Three years ago, Obama unleashed hell on the Pelican State. At least that’s how our political and business leaders took it when the president ordered a six-month halt to deepwater drilling in connection with the BP oil spill disaster. Now the the Gulf is ”on the verge of its biggest supply surge ever,” leaving the industry scrambling to find skilled workers.

 

Obama in New Orleans
Pete Souza/whitehouse.gov
President Obama stressed infrastructure needs during his recent visit to the Port of New Orleans.

During his early November visit to the Port of New Orleans, President Barack Obama called for more investment in our aging transportation infrastructure to boost exports and maintain national competitiveness. He recommended three initiatives that could help port cities like New Orleans and the national economy as a whole: immigration reform, a new farm bill, and tax breaks for infrastructure upgrades.

The underlying theme, as always, was the need for job growth.

Due to the botched rollout of HealthCare.gov, the Affordable Care Act website, the president also was compelled to defend “Obamacare,” his signature domestic achievement. Not for the first time, he implored Gov. Bobby Jindal to take advantage of the new law by expanding Medicaid to more uninsured Louisianians. (Obama might as well have been talking to one of the metal shipping containers on the wharf. Jindal won’t reverse himself and risk tarnishing his anti-Obamacare cred before his expected run for national office in 2016.)

So as Obama talked about modernizing our port and expanding health coverage for low-income Louisianans, I couldn’t help but wonder: How does he intend to destroy our state this time? Where’s the destructive intent? Above all: Where is the hatred in his eyes?

These are important questions. After all, three years ago Obama unleashed hell on the Pelican State. At least that’s how our political and business leaders took it when the president ordered a six-month halt to deepwater drilling in connection with the BP oil spill disaster. The Obama administration claimed a safety overhaul was needed to reduce risks to rig workers and threats to the environment. Better safe than (doubly) sorry.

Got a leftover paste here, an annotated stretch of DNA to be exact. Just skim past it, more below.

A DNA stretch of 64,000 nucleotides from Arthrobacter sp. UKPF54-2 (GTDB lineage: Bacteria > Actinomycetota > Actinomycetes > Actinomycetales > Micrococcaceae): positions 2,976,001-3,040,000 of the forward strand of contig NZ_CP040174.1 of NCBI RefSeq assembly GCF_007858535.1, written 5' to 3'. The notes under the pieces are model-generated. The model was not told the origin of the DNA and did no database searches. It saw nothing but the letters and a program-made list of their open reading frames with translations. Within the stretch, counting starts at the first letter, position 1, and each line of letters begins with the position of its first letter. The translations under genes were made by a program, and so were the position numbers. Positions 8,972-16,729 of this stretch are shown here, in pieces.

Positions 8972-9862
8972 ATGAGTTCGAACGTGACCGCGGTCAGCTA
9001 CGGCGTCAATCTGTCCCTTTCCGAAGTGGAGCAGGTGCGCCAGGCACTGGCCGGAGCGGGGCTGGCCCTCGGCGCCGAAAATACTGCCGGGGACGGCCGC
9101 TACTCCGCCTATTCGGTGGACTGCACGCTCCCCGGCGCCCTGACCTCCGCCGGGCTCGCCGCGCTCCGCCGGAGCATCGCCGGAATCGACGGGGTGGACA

Local leaders did not see it that way. Instead of a precautionary “time out,” they assailed the moratorium as a catastrophic overreach. They claimed deepwater drilling rigs would flee to foreign shores and thousands would be put out of work. It would crush the region’s economy. Obama clearly misunderstood the importance of the oil industry in Louisiana, they asserted; if not, then the moratorium was his malicious attempt to cripple a key industry in a red state.

U.S. Rep. Bill Cassidy, R-Baton Rouge, summed up the chatter in board rooms and country clubs this way: “There’s just a sense here that Obama hates Louisiana.” Along with many others, Cassidy claimed that once the drilling rigs were driven away from the Gulf by the moratorium, they wouldn’t return any time soon.

In July of 2010, before BP’s Macondo well had even been re-sealed, oil companies organized a mass Rally for Economic Survival. The Lafayette Cajundome filled with thousands protesting the dire impacts of the moratorium.

Obama’s moratorium was apparently some new level of awful. South Louisiana had endured Katrina, Rita, the Federal Flood, and the oil spill itself, without need of a large-scale rally for “survival,” but now, with a moratorium taking hold, unified protest was the order of the day. The Chicagoan in the White House had to hear our state’s urgent plea: If we stop drilling, we die.

Waiting six months for better offshore safety standards was a risk we could not afford to take.

Oil industry apologists used coordinated talking points to predict that the moratorium would “devastate” the South Louisiana economy. The Rally website (still!) claims that “the President’s decision could result in the exodus of all deepwater rigs” and that “the Obama administration has signed the pink slips of tens of thousands of Louisiana and Gulf Coast citizens.”

Well, quite simply, none of those dire predictions panned out. The feared job losses in Louisiana, which local politicians and business boosters estimated at between 10,000 to over 22,000, never materialized. Mere months after the moratorium ended, economists who had predicted sharp job losses in the oil patch suddenly reversed themselves. Big Oil seemed loathe to let go of skilled workers.

Here’s a graph showing unemployment in the Houma region — ground zero in the economic carnage that board room Cassandras were wailing and warning about:

Houma-job-rate-3-years-after-spill
stlouisfed.org
Employment in the Houma area, as tracked by the Federal Reserve, is a key indicator of activity on offshore oil platforms in the three years since the BP spill.

As for the rigs running off to less regulated waters: In the 15 months after the moratorium began, only eight of 30 deepwater Gulf rigs actually departed from the region.